Used to be that what's on the inside is what counted, but in a rapidly changing craft-beer landscape overflowing with a variety of hoppy concoctions, it now seems that what's on the outside is what matters most. Store shelves are no longer a place to merely display product; they've become de-facto art installations, and the products are no longer merely alcoholic beverages; they've become works of art. For modern-day microbrew artists, the canvas of choice: a can.
The artist handling the graphic design work for HenHouse Brewing Company is the "one-man art department" of Josh Staples, who worked with the owners at a warehouse facility prior to the brewery's taproom opening in 2016. Unlike other local breweries, HenHouse has a particularly noticeable mascot taking center stage on its cans: the hen. "Animal logos are iconic," says Staples, "and people can relate to that and the love of nature."
HenHouse's founding members hold a strong connection to chickens, hailing from Petaluma. Staples grew up on a farm and chose a "Petaluma-style hen" as inspiration for the HenHouse mascot. "I had a few renditions of the hen, and it went from being ornate to a little more realistic," he says. "I tried using a wood-cut print at first, then combined hand-drawn elements. You can't have a brand called HenHouse and not have a hen. We want people to know it's a HenHouse beer when they see it."
HenHouse's recognizable lineup of beers catapulted the brewery into something of a ruler of the roost for the North Bay craft-beer scene. The brewery developed a hardcore following of hop-heads, eagerly anticipating releases of their "conspiracy theory" line of India pale ales, like the Chemtrails IPA, throughout the year.
As the brewery's tap list has expanded, so have the designs. The hen has found herself standing atop a mound of cash outside a bank vault for the Inside Job IPA, directing airplanes as an air traffic controller on the Denver Airport IPA, and going where no chicken has gone before, standing on the lunar surface in the Hollow Moon IPA.
"As a kid who grew up interested in conspiracies, it's fun to play with them in my art now," Staples says. "But it's also tricky because you want to make it light and relatable, and when putting the hen in there, I try to make her safe.
"In the beginning," he adds, "she was stoic and always on her own, but when we started putting her in outer space and driving tractors, I wanted to make sure she still looked dignified."
Staples' favorite design outside of the conspiracy theory line is a brut IPA called Joy Delivery System. The design is a fantasia of frightful fun, featuring a hop-juggling, unicycle-riding beer can, a giant clown face, hot-air balloons and, of course, rainbows. The Joy Delivery System artwork serves as a delightful tapestry of amusement, conveying the euphoric sensation one might feel after imbibing the brut IPA.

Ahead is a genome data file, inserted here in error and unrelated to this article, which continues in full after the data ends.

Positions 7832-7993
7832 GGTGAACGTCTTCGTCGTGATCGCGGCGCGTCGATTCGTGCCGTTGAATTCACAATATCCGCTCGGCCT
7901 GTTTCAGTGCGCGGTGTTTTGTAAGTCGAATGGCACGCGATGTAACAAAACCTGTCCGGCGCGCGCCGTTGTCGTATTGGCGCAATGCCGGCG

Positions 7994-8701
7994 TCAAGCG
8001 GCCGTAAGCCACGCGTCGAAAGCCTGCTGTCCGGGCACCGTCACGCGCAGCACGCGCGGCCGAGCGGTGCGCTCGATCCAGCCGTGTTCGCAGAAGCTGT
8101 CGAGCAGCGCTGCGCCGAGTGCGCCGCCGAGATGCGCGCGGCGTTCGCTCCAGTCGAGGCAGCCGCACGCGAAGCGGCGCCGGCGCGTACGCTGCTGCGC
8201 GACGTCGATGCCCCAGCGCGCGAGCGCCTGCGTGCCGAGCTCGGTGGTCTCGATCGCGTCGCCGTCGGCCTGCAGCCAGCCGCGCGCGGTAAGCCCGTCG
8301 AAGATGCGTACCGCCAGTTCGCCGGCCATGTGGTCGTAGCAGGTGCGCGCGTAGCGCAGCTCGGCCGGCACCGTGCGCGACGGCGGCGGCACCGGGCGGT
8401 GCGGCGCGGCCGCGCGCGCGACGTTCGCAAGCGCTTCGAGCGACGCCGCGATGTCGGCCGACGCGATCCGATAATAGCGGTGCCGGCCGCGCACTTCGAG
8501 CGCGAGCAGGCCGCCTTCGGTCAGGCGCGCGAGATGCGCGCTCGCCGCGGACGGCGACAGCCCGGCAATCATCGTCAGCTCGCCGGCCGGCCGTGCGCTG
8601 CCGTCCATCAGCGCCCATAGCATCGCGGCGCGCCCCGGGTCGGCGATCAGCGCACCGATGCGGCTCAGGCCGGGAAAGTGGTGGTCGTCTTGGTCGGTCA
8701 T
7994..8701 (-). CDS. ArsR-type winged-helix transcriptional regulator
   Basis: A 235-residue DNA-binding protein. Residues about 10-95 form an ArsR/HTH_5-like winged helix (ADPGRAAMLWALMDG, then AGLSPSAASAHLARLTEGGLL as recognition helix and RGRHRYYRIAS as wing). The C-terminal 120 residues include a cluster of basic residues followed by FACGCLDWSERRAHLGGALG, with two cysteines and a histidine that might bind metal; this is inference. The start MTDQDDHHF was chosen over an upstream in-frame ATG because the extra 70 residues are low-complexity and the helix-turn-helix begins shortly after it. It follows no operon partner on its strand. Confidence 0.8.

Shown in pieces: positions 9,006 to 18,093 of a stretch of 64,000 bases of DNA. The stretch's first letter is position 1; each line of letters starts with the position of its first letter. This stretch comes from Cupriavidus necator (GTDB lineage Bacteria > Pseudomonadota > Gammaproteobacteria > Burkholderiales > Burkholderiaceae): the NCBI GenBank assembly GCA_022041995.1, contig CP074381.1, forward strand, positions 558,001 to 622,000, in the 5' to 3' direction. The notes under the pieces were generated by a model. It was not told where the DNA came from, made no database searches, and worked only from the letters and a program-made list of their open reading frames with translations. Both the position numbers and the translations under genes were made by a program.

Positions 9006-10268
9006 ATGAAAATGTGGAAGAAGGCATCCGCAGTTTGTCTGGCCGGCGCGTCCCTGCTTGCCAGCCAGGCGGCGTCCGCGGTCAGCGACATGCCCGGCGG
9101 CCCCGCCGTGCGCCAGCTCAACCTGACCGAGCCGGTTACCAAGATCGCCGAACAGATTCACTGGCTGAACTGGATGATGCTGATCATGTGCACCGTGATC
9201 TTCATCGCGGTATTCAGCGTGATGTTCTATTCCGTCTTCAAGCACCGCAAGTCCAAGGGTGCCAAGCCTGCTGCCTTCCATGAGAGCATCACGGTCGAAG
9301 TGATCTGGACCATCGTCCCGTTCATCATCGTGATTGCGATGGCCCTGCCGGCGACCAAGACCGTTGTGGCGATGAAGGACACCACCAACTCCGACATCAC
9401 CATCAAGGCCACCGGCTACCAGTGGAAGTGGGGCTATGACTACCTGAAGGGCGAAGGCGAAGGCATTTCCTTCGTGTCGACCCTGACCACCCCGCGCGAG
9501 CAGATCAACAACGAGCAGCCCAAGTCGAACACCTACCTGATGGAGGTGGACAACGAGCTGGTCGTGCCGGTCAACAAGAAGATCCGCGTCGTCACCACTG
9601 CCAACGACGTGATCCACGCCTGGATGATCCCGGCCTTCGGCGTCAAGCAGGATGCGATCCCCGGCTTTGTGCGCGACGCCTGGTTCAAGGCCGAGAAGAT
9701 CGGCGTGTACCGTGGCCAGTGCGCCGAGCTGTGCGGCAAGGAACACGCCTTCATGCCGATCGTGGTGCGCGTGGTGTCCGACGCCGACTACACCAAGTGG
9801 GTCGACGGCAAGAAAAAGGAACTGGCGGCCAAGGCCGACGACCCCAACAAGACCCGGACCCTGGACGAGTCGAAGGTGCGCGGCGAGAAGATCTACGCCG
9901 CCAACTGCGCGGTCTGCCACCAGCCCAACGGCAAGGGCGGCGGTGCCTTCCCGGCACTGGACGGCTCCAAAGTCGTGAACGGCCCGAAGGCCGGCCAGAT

"It's really colorful and wacky, and reminded me of an '80s cartoon puzzle. We actually ended up releasing a jigsaw puzzle based off that label," he says.
Although Staples and HenHouse continue to push the look of their cans to new frontiers, Staples prefers to rely upon an old-school aesthetic.
"The creativity and the hand-drawn elements are most important to me," he says. "I still draw on paper. We have several binders full of hand-drawn designs at the brewery."
Flying the Coop
While there aren't binders full of hand-drawn designs at Cooperage Brewing Company, the taproom features an eclectic array of artwork from local artists on its walls to accompany the eclectic spectrum of suds on tap. The hop-forward hub serves up its flavorful style in spades with a frequently rotating list of IPAs. Owner and head brewer Tyler Smith estimates that Cooperage has brewed 140 different beers in just three-and-a-half years, deviating from the brewery's initial intentions to focus on barrel-aged, sour beers.
Bay Area-themed ales such as Steph Curty and McCurty Cove, to name a few, are reaching cult-like status among a dedicated fan base of North Bay beer buffs.
Cooperage recently unveiled its inaugural beers to go in the can: fan-favorite Kegslayer IPA and the Smeltron 3030 DIPA. Local designer and HenHenouse brewery shift supervisor Nicky London-Sorgman was tapped for the designs.
"We can literally go anywhere with these cans because of their crazy beer names," London-Sorgman says. "Sometimes I have to ask what the names of the beers mean so I get the inside joke."
The Kegslayer IPA design of a heavy metal heroine, slaying her way through a mound of Cooperage kegs with a sword, was created as a surprise tribute to one of the brewery's original tasting rooms members, Rachael Ingram. The design, created by an artist who designs for Cellarmaker Brewing in San Francisco, was initially intended for T-shirts; however, the beer and corresponding shirt's popularity made it an easy choice to can. With the existing image in place, London-Sorgman provided the final touches, adding a few more destroyed kegs and a post-apocalyptic wasteland to the backdrop.
For the Smeltron 3030 can, a riff off Oakland-based rapper Del the Funky Homosapien's collaboration with S.F.-born producer Dan the Automator, London-Sorgman decided to take a giant leap in the future by visiting the past.
"I knew I wanted to do a space scene, so I dove into the world of imagery with Deltron. They have a '50s noir, futuristic-space thing going on, and that's what I used as a reference. Then I came up with the idea of having hops as aliens attacking people, like
Mars Attacks meets The Simpsons aliens," he says.
The resulting image is a whimsically wonderful, pulp-art space odyssey—which could also serve as tasting notes to describe a few of Cooperage's beers.